trudge through a marsh which oozed and squeaked with wetness.
dripped. The long grasses, with their misty globules, dripped. The red
berries of the mountain ashes dripped. The winberry leaves dripped.
thought of the Aberystwyth College saying:
now dripping will never die.” And I myself was dripping.
gorge disappeared and the valley became wider. A few rivulets join the
Twrch here, and there is, as far as I know, a fine view of the Black
Mountains ahead. All I could see through the mist was that the river was a
little subdued and smaller and was flowing through peat-beds. It then
decided to enter a gorge. Here the mist cleared enough for me to catch a
glimpse of half a dozen wild ponies, which looked up suddenly and ran off
still I could not see the mountains, although my map told me that to the
east there were the Carnau Gwys, to the west Brest Twrch and to the north
Banau Sir Gaer and Banau Brycheiiog, where there were precipices down
which one could fall quite a long way.
decided to turn to the east and find a gap, Bwlch y Giedd, through which I
could come to Elyn y Fan Fawr. Fortunately, the mist rose and there was
the first human being I had seen during the three hours’ hard climb.
was a farmer on a grey mountain horse, and with his dogs he was driving
the sheep. He showed me the way to the gap and I tramped towards it.
Suddenly, below me, a large lake of blue appeared, with wisps of mist
dangling above it. It was Llyn y Fan Fawr. Then a rainstorm came on —I
stumbled down hill, my knees rather shaky after the climb, to the only
rock on the side of the hill.
brought out the bread and cheese and butter which Mr. and Mrs. Moses had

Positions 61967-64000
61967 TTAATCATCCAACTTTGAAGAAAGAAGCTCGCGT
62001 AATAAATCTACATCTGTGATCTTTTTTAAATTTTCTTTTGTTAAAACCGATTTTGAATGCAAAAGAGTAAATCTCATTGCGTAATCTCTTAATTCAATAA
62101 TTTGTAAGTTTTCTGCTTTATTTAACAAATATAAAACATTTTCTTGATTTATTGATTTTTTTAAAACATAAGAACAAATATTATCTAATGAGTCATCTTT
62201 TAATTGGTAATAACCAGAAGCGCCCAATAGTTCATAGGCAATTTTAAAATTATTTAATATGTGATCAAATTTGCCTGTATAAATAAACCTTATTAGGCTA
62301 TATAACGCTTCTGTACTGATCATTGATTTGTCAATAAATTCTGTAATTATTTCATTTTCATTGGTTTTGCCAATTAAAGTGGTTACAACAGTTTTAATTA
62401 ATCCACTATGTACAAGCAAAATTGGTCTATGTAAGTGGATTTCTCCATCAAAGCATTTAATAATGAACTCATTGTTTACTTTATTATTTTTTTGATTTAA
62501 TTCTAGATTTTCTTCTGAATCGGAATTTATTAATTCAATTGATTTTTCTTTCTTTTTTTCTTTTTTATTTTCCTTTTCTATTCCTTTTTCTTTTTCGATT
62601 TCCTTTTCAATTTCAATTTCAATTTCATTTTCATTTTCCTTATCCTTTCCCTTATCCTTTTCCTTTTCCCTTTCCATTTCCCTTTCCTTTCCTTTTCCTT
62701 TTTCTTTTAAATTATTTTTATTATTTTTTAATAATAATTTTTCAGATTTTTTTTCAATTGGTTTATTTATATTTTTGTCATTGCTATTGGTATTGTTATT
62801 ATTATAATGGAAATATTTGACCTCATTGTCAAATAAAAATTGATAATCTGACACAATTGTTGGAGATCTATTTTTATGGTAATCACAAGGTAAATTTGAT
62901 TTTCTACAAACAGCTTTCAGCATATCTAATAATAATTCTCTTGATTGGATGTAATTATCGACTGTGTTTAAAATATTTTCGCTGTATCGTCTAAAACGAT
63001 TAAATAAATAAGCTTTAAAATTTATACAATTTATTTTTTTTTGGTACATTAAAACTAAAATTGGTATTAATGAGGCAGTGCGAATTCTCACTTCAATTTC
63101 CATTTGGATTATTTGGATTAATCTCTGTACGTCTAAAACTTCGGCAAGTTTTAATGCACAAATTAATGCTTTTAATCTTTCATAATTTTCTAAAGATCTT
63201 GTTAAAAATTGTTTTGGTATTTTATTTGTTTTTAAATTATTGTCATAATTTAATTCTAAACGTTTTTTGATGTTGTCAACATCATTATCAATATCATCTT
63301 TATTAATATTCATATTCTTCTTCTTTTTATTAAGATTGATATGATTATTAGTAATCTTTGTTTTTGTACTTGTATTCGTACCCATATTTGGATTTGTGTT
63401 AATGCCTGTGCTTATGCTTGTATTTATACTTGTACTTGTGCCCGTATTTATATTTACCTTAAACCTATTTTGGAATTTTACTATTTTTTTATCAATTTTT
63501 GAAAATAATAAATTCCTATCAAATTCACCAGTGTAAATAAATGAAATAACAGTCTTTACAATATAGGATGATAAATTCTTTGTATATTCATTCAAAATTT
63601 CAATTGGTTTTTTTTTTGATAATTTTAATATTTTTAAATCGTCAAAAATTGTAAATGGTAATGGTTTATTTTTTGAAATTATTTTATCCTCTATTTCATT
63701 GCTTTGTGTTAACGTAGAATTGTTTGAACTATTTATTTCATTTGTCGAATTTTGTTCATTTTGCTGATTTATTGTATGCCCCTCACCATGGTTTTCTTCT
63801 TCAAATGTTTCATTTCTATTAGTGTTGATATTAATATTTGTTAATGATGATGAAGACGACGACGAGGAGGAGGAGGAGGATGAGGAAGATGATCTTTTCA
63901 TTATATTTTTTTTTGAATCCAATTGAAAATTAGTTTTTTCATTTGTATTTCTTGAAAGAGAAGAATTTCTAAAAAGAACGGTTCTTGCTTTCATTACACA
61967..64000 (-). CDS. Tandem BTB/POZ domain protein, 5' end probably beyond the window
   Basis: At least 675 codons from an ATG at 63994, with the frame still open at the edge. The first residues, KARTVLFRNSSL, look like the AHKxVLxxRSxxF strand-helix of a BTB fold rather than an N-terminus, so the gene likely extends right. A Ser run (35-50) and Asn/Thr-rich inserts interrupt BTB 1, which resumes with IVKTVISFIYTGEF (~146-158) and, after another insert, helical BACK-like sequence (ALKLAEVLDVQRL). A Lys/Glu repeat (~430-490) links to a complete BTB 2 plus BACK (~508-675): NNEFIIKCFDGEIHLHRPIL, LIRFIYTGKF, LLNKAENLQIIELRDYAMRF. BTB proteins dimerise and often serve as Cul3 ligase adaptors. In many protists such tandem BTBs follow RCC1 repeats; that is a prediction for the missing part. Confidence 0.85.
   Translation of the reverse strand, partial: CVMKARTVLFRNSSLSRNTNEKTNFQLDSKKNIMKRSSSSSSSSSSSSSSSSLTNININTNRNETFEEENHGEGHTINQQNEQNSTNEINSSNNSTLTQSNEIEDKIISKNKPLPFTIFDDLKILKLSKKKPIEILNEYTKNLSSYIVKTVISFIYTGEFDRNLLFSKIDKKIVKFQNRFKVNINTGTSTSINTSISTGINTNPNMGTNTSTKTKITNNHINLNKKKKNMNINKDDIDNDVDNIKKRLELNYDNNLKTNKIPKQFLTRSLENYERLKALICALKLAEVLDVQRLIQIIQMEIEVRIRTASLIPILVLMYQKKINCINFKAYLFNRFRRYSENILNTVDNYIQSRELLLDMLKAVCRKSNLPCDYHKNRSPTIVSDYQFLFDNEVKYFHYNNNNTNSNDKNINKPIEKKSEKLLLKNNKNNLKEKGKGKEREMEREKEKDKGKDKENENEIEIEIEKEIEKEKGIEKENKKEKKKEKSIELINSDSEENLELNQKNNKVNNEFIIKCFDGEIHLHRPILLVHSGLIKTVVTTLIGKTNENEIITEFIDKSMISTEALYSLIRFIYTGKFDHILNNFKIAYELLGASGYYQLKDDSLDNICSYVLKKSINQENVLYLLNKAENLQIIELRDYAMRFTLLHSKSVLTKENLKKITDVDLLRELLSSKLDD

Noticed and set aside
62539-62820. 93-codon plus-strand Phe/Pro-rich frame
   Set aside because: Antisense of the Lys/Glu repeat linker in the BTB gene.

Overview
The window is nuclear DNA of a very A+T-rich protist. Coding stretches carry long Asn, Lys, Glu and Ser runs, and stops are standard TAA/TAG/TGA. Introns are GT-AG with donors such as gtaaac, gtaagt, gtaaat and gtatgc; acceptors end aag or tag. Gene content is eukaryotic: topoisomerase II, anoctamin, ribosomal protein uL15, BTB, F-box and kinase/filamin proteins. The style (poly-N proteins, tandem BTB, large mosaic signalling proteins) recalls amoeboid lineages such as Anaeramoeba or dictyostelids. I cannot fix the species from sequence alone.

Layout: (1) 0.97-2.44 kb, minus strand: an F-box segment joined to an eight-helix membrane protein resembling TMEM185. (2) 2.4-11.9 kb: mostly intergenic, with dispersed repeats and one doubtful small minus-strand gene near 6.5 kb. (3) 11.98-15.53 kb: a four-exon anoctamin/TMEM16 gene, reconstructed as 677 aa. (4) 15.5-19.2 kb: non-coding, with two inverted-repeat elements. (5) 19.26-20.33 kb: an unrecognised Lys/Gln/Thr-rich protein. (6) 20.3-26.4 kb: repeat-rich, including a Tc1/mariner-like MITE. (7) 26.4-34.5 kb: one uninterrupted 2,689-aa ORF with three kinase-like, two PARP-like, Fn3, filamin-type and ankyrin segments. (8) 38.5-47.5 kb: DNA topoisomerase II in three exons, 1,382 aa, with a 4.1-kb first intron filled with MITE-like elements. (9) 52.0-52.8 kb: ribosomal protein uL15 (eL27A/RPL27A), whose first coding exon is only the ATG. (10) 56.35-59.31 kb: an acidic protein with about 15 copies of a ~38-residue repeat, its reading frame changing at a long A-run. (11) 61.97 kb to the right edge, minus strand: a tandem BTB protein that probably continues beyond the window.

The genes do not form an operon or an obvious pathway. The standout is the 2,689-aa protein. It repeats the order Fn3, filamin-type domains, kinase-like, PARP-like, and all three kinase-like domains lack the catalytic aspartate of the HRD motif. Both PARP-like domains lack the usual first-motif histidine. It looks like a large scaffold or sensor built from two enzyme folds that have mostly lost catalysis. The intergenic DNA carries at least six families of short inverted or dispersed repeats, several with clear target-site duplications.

given me, and never had such food tasted so good, although the rain was
drenching the bread and pattering upon the butter. I had crossed the ridge
of the Black Mountains and all that remained now before coming to a warm
fire in a farm was to descend for about two hours past Llyn y Fan Fawr
until I came to the Afon Hydfer. The lake was clear, and the view of this
large patch of water beneath the cliffs was striking. Nearby the Tawe
rises and begins its race down the Swansea Valley to the coast.
descended until I came to the Afon Hydfer, the deep pools of which tempted
me to dive in and swim and hold myself beneath the splash of the
waterfalls. The heather disappeared. There were big trees and soon the
farm of Blaenau-Isaf, surrounded by magnificent larch and firs, came
into sight. I knocked at the door. I was not disappointed. There was
warmth and kindness in the welcome and the kettle was soon purring over
the fire. Again Welsh hospitality was as alive as it ever has been.
the farm I looked up into the hills. Like giants the Black Mountains
dominated the view. It was not until that moment, when I was safe and
sound in a farm in the valley, that I saw the mountains I had crossed in
is a range of hills in N, E. Wales much loved by poets and songwriters.
kindly provided by Dr. Gwynne Davies, PRO, Nottingham Welsh Society.